Thursday, June 7, 2012
Some Enchanted Evening
"Now what about you?" Randy asked, with a glint in his kind, blue eyes. "How are people going to remember your beautiful playing? You'll be forgotten unless you continue to concertize." And he thought for a moment.
"We must do something about that."
I paused. I had received a phone call from a Hungarian violinist friend in Los Angeles just a few days prior. I couldn't keep from recounting the conversation to Randy, as it was still fresh on my mind.
"This Hungarian friend of mine—he's older, been around the block—calls me first thing in the morning. 'Kransberg'!" he shouts.
"Yeah?" I reply, drowsily.
Randy nodded, as if wondering the same. "Well? What did you say?"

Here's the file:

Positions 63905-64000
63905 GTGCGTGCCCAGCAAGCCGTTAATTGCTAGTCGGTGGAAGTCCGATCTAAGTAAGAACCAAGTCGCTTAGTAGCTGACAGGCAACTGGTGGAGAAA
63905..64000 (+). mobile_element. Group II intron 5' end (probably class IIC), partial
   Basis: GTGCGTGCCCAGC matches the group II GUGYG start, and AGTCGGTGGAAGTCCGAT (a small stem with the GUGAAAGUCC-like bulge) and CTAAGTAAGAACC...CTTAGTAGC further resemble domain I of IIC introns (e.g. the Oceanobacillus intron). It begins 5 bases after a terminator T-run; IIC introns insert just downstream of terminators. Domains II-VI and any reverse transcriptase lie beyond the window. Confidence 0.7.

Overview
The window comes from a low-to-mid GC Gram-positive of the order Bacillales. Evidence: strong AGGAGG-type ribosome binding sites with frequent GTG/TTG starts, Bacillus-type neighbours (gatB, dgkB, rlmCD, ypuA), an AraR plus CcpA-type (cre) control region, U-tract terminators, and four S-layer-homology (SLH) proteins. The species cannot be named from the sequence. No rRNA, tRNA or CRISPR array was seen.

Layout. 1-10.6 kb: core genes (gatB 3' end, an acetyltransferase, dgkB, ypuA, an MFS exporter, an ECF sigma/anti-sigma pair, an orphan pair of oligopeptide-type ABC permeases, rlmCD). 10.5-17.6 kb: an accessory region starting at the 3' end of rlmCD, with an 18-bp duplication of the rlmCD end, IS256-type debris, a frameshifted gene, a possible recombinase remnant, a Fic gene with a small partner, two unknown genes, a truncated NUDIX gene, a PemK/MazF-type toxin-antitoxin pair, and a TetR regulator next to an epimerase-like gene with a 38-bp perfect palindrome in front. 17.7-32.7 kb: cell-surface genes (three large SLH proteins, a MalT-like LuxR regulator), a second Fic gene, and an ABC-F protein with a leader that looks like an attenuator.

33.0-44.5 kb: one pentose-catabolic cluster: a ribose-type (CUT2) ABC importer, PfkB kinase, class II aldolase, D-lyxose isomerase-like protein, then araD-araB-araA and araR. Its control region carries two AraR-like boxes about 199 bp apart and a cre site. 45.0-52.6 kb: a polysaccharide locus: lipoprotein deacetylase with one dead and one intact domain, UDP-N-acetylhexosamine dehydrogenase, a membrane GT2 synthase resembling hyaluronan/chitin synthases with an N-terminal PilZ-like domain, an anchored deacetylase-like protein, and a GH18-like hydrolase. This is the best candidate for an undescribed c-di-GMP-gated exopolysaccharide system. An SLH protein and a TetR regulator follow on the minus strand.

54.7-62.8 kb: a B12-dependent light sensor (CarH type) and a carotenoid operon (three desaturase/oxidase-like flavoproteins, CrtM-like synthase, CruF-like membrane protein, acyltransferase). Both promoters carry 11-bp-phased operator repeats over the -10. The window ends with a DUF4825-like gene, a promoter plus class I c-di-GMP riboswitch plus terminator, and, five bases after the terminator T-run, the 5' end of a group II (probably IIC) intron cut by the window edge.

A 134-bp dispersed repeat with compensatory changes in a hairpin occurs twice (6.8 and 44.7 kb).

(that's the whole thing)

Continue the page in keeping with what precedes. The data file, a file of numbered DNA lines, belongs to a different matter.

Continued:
"I didn't know what to say. There was a pause, then I heard these words—"
"Kransberg, you want to sound like shit?"
Randy burst out laughing before I realized the language inappropriate. "Hungarians are so warm. You know Marjorie, there's a saying: If you have a Hungarian for a friend you don't need an enemy."
And I suppose that little discussion was a catalyst for the twice weekly rehearsals that Randy and I have enjoyed these past few months. It amazes me to find that whenever we shut the door to study, nothing else seems to matter. It's as if, except for the presence of the great masters and their music, the rest of the world has faded away.
Last evening, we performed a program of J.S. Bach, W.A. Mozart, Johannes Brahms and Maurice Ravel to an enthusiastic, packed multi-generational audience at Bayview Manor's Albertson Hall. I can assure you my friends, it's only the beginning.